Windows shortcuts deleted by the buggy Microsoft Defender ASR Rule

Microsoft addressed the false positive caused by the buggy Microsoft Defender ASR Rule. This rule would remove application shortcuts from desktops, Start menus, and taskbars. In some cases it could render shortcuts inaccessible as they can’t be used for launch of linked apps.

After the Microsoft Defender for Endpoint rule for attack surface reduction (ASR), was incorrectly activated, this issue affected all app shortcuts on boarded devices.

This ASR rule, also known as “Block Win32 API Calls From Office Macro” in Configuration Manager or “Win32 Imports From Office Macros Code” in Intune, should stop malware using VBA macros for Win32 APIs.

Microsoft that malware can take advantage of this ability, including calling Win32 APIs in order to execute malicious shellcode.

“Most companies don’t depend on being able to call Win32 APIs for their day-today operations, even though they may use macros other than Win32.”

While normally, this would help reduce the attack surface threat actors could use to compromise devices protected by Microsoft Defender Antivirus, a bad Defender signature (1.381.2140.0) caused the ASR rule (Rule ID: 92e97fa1-2edf-4476-bdd6-9dd0b4dddc7b) to misbehave and trigger against users’ app shortcuts, falsely tagging them as malicious.

Windows administrators are reporting that shortcuts from third-party and Microsoft apps can be deleted by the ASR rule.

One admin stated that “we’ve just onboarded our estate with Defender for Endpoint” and reported to us this morning that the program shortcuts for Chrome, Firefox, Outlook disappeared after a reboot of their machines.

We’re experiencing exactly the same problem. “We’re seeing exactly the same issue. I had to push an update for this policy to change it to Audit mode rather than Block. It’s trashing nearly all third party apps, even first ones, as you have also stated – Outlook, Slack and Chrome. Another .

Microsoft removed the infringing ASR rule from its website and asked users to visit SI MO497128 within the admin centre for further updates.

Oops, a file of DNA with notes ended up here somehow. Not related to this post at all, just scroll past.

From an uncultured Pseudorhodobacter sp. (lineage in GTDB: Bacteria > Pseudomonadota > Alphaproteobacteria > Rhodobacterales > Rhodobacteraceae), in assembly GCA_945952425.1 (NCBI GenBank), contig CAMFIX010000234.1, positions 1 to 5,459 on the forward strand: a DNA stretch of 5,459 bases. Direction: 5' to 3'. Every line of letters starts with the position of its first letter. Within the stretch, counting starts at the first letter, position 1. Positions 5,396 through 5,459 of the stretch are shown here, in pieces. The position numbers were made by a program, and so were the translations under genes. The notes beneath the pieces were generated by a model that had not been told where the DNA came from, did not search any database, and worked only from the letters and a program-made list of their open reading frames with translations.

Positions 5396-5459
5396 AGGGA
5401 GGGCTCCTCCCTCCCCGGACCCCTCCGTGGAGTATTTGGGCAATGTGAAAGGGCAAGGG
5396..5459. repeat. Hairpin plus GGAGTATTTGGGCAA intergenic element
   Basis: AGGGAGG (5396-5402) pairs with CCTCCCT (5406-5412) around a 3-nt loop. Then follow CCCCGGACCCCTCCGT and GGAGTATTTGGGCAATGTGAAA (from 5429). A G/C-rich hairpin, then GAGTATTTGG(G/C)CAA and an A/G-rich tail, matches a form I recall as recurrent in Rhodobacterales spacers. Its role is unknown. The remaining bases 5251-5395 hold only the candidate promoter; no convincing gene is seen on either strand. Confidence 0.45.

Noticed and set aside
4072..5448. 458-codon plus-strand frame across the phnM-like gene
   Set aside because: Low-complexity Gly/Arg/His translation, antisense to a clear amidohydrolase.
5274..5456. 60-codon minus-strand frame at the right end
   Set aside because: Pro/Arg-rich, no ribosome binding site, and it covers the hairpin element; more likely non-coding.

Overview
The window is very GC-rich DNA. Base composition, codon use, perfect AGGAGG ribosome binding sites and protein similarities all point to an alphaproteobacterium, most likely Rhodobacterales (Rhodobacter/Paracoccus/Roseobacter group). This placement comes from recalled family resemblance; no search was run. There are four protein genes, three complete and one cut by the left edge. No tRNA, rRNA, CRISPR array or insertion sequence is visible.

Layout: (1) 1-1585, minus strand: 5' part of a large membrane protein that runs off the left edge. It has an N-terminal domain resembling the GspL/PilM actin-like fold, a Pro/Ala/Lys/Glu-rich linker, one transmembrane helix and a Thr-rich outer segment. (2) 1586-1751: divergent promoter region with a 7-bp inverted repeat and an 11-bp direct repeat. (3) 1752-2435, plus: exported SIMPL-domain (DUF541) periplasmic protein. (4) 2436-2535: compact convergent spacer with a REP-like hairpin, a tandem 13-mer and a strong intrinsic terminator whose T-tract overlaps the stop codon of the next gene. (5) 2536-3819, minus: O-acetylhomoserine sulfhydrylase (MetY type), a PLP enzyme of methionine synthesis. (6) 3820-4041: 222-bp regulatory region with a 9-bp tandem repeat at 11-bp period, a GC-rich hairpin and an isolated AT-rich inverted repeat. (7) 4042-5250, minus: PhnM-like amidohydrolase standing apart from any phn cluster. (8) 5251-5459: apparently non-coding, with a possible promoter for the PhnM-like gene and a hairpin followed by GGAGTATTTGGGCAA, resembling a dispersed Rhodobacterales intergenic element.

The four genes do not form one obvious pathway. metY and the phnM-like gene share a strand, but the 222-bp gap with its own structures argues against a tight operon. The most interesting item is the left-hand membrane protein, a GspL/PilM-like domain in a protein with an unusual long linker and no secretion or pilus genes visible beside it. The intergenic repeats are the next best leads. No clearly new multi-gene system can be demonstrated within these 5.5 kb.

Microsoft advised that the ASR Rule Reverted needs to be propagated to affected customers within several hours.

Microsoft stated that they had reverted the ASR rule inflicting offense, but this change was spreading throughout the environment, and may take many hours.

We recommend you to take immediate action to put the ASR Rule in Audit Mode, so that it does not have any further effect until the deployment of the update is complete.

One of these methods can be used to convert the ASR rule into Audit Mode:

  • Using Powershell: Add-MpPreference -AttackSurfaceReductionRules_Ids 92e97fa1-2edf-4476-bdd6-9dd0b4dddc7b -AttackSurfaceReductionRules_Actions AuditMode

You can also set the rule to disable mode by using this Powershell command

Add-MpPreference -AttackSurfaceReductionRules_Ids 92e97fa1-2edf-4476-bdd6-9dd0b4dddc7b -AttackSurfaceReductionRules_Actions Disabled

Microsoft recommended that customers use the to launch Office apps until the problem is resolved.

Administrators have developed PowerShell scripts (HT0_ 1 and ) that restore Microsoft Office shortcuts from the Start Menu. These scripts should be checked before they are released to production.

Windows administrators have been faced with numerous false positives from Microsoft Defender for Endpoint over the past two years.

A wave of Defender For Endpoint alerts almost a year back tagged Office Updates as malignant in warnings pointing out on Windows endpoints.

Defender ATP blocked Office documents from opening and launching in November 2021, due to another false negative .

A month later in December 2021 displayed the “sensor tampering” alerts that were linked to Log4j’s .

Similar Defender for Endpoint false negative issues showed . They were also tagged .